Natyakalalayam Dance Company
Ahimsa--a new evening-length piece by Chicago's foremost classical Indian dance company--represents a real triumph for this small but accomplished troupe. The show's goal is nothing less than moral regeneration, and to that end choreographers Hema and Krithika Rajagopalan (mother and daughter) have marshaled Indian mythology, Christian precepts, and the more modern belief in self-reliance. The title of the piece means "noninjury," and its traditional stories illustrate various forms of himsa, or violence: violence against children, women, and the downtrodden and between those who should be friends and equals. Each tale is first depicted by a dancer-actress whose facial expressions and motions reinforce the details of the story as it unfolds in an English voice-over. Then the narrative is reenacted in dance by a group of performers. Yes, the form is somewhat repetitive, but Ahimsa harks back to a time when theatrical performance was a genuine luxury, a real treat, and not just one option in a huge field of often flashy but mind-numbing entertainment. The dancing and live music are superb--we're fortunate that Natyakalalayam brings within such easy reach the sights and sounds of a long-ago culture from halfway around the globe. And we're not talking the tiny screens of the Internet here. The trick is to adopt a different mind-set, to sit back and let the wash of brilliant color and sound seduce you--the point is not the quick delivery of a story or message but the slow, sensuous embodiment of timeless beliefs and feelings. Friday and Saturday at 8 in the auditorium of the Harold Washington Library Center, 400 S. State; $10-$15. Call 773-296-1061 for tickets and information. --Laura Molzahn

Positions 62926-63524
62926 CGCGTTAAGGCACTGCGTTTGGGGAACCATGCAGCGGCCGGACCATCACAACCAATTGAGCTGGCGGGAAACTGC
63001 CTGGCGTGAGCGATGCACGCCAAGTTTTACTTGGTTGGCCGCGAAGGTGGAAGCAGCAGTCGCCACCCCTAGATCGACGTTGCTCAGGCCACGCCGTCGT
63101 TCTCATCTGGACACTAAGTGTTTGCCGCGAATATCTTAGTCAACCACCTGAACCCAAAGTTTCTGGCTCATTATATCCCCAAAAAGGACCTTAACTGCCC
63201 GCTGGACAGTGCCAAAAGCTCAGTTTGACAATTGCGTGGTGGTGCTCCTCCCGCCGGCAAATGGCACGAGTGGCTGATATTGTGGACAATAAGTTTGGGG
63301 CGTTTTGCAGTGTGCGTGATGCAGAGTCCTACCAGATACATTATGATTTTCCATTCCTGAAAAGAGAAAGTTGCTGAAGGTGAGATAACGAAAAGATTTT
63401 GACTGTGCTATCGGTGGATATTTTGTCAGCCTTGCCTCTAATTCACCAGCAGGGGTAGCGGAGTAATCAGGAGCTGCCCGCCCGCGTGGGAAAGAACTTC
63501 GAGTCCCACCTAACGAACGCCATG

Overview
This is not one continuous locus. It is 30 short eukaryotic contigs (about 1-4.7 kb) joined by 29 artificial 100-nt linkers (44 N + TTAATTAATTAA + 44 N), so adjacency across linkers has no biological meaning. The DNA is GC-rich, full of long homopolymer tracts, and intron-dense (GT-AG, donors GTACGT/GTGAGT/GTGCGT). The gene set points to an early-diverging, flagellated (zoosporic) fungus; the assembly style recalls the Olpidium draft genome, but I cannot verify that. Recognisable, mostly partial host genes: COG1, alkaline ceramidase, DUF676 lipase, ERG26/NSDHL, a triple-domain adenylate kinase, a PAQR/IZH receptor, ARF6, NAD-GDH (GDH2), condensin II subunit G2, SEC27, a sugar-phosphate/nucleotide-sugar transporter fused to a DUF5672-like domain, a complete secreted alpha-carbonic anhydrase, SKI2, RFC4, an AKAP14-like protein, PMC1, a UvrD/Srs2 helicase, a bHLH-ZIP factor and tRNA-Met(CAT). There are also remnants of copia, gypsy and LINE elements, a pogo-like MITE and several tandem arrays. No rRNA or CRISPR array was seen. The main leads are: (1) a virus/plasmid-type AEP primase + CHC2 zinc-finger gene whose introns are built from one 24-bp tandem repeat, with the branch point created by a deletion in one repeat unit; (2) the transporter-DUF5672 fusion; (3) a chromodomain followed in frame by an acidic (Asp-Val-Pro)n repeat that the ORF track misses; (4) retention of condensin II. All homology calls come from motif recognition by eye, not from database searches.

Art accompanying story in printed newspaper (not available in this archive): uncredited photo.